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 Post subject: Learning Tesuji
Post #1 Posted: Fri Apr 06, 2018 3:27 am 
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I was wondering how any of you learn tesuji?
For example; I have the book 'Tesuji' from the Elementary series. But I find it hard to learn much from it. So how do you use a book like that to learn to see the tesuji in your own games?

I can always follow the example and see why it works. I can sometimes solve the problems in the book, but then you even know what to look for. And if you can't solve it, do you do them again a few days later and see if you can do it this time? Does that actually help in your own games, where the situation is gonna be different anyway?

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Post #2 Posted: Fri Apr 06, 2018 3:57 am 
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I know a lot of people have gotten a lot from "Tesuji", but I never really took to it. I much prefer learning from doing L&D problems, which may contain tesuji as part of the solution, or from tesuji problems specifically. I think there are a good mix in Graded go problems for beginners, which I believe you are already working through. Some other favourites of mine are Get strong at tesuji, 200 Tesuji Problems and 200 Endgame Problems (both might be out of print? And likely too difficult for you aside from the first section) and the Lee Changho Tesuji books, vol 4 (ladders and nets) and the first part of vol 1 (mostly snap backs, throw ins, other shortage of liberty problems) should be good for DDK.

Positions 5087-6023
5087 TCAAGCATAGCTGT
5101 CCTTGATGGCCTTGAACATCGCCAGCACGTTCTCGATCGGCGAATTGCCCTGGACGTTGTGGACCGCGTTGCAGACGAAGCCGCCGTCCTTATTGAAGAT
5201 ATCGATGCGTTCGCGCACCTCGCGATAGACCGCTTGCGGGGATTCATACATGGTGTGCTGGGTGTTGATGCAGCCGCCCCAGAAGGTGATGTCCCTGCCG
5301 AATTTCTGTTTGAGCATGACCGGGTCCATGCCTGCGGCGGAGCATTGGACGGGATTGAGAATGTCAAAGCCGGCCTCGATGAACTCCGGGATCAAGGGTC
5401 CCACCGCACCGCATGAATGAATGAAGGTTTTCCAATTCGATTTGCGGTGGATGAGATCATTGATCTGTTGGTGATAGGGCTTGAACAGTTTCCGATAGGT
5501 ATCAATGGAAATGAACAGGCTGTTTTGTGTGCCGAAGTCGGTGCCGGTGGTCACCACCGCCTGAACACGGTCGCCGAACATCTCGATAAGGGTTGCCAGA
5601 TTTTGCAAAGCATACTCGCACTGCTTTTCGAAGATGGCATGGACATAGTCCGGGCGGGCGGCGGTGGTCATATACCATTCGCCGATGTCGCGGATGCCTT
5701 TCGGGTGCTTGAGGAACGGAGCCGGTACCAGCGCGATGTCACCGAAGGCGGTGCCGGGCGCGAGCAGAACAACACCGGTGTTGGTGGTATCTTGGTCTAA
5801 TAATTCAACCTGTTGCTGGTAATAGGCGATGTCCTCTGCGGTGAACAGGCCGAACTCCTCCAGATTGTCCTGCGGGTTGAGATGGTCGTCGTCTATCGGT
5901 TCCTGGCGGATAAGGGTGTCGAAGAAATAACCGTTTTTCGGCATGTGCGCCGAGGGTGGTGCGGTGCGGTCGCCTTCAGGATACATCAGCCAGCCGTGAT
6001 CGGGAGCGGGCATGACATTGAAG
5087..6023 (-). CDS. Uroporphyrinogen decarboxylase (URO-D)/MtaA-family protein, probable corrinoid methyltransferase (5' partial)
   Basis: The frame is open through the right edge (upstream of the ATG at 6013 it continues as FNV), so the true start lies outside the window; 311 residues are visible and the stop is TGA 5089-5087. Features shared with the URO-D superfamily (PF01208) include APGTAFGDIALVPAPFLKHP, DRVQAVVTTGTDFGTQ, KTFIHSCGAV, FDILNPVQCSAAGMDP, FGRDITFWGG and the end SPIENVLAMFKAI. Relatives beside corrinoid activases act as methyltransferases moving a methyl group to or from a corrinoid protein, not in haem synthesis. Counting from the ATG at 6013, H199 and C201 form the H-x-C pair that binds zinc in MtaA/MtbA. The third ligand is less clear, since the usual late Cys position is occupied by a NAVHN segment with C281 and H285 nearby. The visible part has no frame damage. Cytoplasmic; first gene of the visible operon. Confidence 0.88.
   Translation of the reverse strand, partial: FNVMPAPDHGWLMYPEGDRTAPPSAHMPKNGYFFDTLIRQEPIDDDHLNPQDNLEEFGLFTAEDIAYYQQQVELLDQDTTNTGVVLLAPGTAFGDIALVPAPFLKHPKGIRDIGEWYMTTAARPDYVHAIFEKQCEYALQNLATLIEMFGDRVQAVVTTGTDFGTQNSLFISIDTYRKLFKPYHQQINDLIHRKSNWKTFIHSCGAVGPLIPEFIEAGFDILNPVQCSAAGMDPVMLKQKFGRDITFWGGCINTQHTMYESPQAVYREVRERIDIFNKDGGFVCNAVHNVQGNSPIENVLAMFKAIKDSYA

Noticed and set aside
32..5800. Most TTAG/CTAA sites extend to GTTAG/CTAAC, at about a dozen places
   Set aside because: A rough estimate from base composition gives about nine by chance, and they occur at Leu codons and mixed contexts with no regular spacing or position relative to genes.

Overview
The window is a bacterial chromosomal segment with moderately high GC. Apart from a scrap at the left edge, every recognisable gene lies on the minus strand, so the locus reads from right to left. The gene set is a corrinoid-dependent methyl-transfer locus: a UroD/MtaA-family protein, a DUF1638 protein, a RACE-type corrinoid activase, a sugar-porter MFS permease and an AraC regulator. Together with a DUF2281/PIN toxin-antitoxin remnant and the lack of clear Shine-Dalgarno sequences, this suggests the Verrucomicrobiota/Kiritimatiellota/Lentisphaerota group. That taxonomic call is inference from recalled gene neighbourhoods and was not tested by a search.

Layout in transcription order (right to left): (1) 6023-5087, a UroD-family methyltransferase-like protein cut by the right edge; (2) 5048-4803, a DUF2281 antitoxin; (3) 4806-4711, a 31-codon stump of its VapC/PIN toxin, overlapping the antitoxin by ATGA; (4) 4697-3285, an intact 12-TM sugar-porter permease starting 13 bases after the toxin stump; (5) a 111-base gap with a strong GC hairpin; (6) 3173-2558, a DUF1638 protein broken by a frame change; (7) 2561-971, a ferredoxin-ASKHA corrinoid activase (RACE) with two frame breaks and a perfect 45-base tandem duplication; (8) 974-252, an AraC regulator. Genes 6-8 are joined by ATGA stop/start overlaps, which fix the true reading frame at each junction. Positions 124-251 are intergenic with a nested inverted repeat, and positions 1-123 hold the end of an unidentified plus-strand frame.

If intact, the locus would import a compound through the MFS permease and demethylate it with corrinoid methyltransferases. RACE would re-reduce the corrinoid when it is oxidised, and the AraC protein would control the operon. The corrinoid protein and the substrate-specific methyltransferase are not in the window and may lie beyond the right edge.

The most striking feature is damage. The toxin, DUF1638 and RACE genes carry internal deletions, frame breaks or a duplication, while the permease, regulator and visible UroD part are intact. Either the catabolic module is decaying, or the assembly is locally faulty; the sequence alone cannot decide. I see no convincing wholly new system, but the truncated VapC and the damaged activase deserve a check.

I know that for me, I need to see the same patterns repeated over and over before it starts to sink in. It's no good for me to just try and learn a particular situation where a certain move might work, I need to have seen it enough times that in game it will stand out to me, like, "hmm, there looks like there's something in this shape..." then, if I've solved enough problems or seen it in games enough, my reading will be guided to the most likely moves.

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 Post subject: Re: Learning Tesuji
Post #3 Posted: Fri Apr 06, 2018 4:53 am 
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Ian Butler wrote:
I was wondering how any of you learn tesuji?
For example; I have the book 'Tesuji' from the Elementary series. But I find it hard to learn much from it. So how do you use a book like that to learn to see the tesuji in your own games?


I think more recent books are probably better resources than the Elementary series. I've found the Level Up, Jump Level Up series from Baduktopia to be a superior way to pick up and reinforce basic techniques including tesuji. The WBaduk tsumego set is a great way to test that you've acquired these techniques without hints.

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 Post subject: Re: Learning Tesuji
Post #4 Posted: Fri Apr 06, 2018 5:46 am 
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Tesuji have a major function and belong to a major shape class. Learning tesuji means learning both as general concepts so that either can be applied when applicable for a next move candidate or possible move in a variation during tactical reading. Knowing tesuji allows consideration of more potentially good move candidates. A tesuji can be or not be the best next move. To decide, it is good to know possible tesuji instead of overlooking certain functions or shapes entirely. Tesuji are often inapplicable or bad when ordinary moves are better. Therefore, also study the ordinary kinds of moves.